Alibaba is desperate to save the people of Balbadd from becoming enslaved by the powerful Kou Empire. But who can help him? Aladdin is still unconscious and even Alibaba’s childhood friend Cassim has turned against him, urging the impoverished citizens to rise up against the palace and destroy everyone inside. Sinister forces are at work behind the scenes and as Cassim transforms into a powerful Dark Djinn, it seems as if Alibaba will be unable to prevent the fall of Balbadd. But help is at hand – as well as revelations that the dark forces manipulating these disastrous events, the Abnormalities of the World, are members of Al-Tharmen, the Organization. A trip to Sindria, Sinbad’s kingdom, gives the opportunity for the three young heroes to train with three of Sinbad’s famous Eight Generals. The arrival of Ren Hakuryu, an earnest young prince of the Kou Empire, leads to Aladdin, Alibaba, and Morgiana setting off with him in tow to try to capture another perilous dungeon. However Al-Tharmen are not so easily thwarted and a vicious snakebite places Alibaba – and all Sindria – in mortal danger.
Magi: The Labyrinth of Magic is that all-too-rare phenomenon these days: an anime TV series that not only makes for compelling viewing but also repays watching again – and again. It’s closer in spirit (and in ‘older’ content – this is a million miles from Disney’s Aladdin) to Fullmetal Alchemist than Fairy Tail or older role models like Dragon Ball Z.
Morgiana is one of the most charismatic characters in Magi. She’s resourceful and strong-minded, as well as possessing the extraordinary physical strength of her people, and it’s a pleasure to see her break free from the years of servitude and come into her own here. The famous scene in which she dances at the feast in Sindria is both touching and inspired. In contrast to her quiet fortitude, conflicted Prince Alibaba agonizes over every next move, fiercely determined to protect his people, yet constantly reminded by his own conscience of all the mistakes he has made along the way. And Aladdin? The young magi has still much more to discover about his extraordinary powers and his mysterious origins. Mangaka Shinobu Ohtaka’s Aladdin is reproduced faithfully in the anime, including his strange (pervy?) tendency to squeeze boobs – which I think is supposed to be funny but is just rather…unfunny. The other charismatic character, par excellence, is Sinbad – and here we get to see at last just how powerful he can be (he’s already earned his own spin-off series). The minute the action moves to Sindria and the dark forces of Al-Tharmen threaten to exterminate Sinbad and his people, Magi takes off, presenting a series of nail-biting magical fights in which the outcomes are never certain. And even if victory is attainable, it will not be earned without some considerable personal loss to the main protagonists.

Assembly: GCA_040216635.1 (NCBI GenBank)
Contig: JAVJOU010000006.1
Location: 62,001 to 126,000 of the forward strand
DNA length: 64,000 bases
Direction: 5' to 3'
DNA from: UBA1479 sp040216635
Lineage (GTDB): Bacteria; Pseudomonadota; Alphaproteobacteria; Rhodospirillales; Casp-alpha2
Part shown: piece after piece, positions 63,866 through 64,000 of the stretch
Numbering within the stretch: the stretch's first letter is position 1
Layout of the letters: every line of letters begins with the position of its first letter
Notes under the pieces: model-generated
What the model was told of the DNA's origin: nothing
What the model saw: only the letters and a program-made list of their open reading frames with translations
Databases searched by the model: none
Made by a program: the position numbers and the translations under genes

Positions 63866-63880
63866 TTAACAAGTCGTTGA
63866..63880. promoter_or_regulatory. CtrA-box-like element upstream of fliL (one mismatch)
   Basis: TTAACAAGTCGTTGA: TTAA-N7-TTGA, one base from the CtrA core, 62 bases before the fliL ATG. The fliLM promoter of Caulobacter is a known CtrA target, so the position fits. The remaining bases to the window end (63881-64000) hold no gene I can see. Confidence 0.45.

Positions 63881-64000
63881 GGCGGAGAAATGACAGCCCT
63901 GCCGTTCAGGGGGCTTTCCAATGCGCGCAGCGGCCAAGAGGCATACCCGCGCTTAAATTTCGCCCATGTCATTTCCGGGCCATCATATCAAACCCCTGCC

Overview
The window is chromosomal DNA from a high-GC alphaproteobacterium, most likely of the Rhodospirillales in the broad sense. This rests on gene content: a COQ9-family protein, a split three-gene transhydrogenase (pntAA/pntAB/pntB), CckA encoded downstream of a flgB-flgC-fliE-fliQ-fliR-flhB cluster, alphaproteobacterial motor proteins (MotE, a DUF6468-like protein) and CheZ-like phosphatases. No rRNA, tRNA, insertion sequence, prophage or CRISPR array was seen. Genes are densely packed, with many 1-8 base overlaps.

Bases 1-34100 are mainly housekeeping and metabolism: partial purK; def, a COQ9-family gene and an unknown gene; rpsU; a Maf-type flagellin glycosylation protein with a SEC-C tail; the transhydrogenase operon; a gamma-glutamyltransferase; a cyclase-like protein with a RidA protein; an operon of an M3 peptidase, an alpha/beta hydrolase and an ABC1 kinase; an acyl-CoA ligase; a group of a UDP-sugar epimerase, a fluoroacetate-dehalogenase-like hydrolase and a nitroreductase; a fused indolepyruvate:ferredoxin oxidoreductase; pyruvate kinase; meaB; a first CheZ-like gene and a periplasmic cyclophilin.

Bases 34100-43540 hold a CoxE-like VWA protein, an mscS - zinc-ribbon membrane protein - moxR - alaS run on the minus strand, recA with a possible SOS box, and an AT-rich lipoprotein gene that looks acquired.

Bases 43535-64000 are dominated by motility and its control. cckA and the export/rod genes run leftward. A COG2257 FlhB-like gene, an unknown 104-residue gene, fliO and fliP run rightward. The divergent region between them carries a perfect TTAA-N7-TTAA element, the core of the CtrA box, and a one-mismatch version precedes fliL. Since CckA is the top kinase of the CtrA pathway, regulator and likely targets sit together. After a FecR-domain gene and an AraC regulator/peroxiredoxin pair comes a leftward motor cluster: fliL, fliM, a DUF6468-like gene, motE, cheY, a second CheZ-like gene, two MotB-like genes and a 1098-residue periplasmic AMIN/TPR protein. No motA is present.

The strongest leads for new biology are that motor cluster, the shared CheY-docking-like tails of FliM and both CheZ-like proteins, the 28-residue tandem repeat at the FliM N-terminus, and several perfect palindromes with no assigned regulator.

We have many volumes to go before we catch up with the manga of Magi in English translation, so as the first anime TV series comes to an end, so there’s no way of saying how faithful it is to the source material. (Although mangaka Shinobu Ohtaka’s distinctive chibi drawings are unmistakable when used here for comic effect.) But the colourful character designs and luscious settings are attractive and the animation is especially good in the fight scenes, when the golden and black rukh swirl through the sky like glittering or stormy clouds.
Both Japanese and American vocal casts are settling nicely into their roles, even if both actresses playing Aladdin (Kaori Ishihara and Erica Mendez) sound a little too girly for my tastes. And new cast member, Darrel Guilbeau provides a sympathetic portrayal of young Ren Hakuryu, the Kou prince with several issues of his own to resolve.
Shiro Sagisu’s soundtrack continues to impress and baffle in equal measure. His main orchestral theme for Magi (the one that plays behind the menu) brims with exotic eastern promise and gets it absolutely right (Rimsky-Korsakov’s Scheherazade meets Holst’s Beni Mora head-on in the backlots of 1940s Hollywood). His use of wailing voices set against thundering rhythms is menacingly effective and atmospheric. But – oh dear me! – what is this peculiar use of jazzy saxophones? And then those equally bizarre string quartet moments… Worst of all is the emergence at a key dramatic and emotional moment of a throbbing electric guitar solo that has wandered in from some 70s prog rock, twinned with a totally inappropriate trumpet solo, straight out a hotel lounge. Is it supposed to be enhancing the drama? It pretty nearly killed it for me. Much more refreshing is the new up-tempo Opening Theme: “Matataku Hoshi no Shita de” from the ever-reliable Porno Graffiti which is set to a dazzling piece of animation for the opening titles. Also likable is the new Ending Theme: “The Bravery” by supercell; classy stuff.
The final episode leaves us with many tantalizing glimpses of what is to come in the second season Magi: The Kingdom of Magic; so many, in fact, that this part repays repeated viewings.
The only extras are textless Opening and Endings.
The exhilarating magic carpet-ride (or turban-ride, in this case) that is Magi continues, bringing the First Season to a richly satisfying conclusion. A must-watch for shounen fans. Bring on Season 2!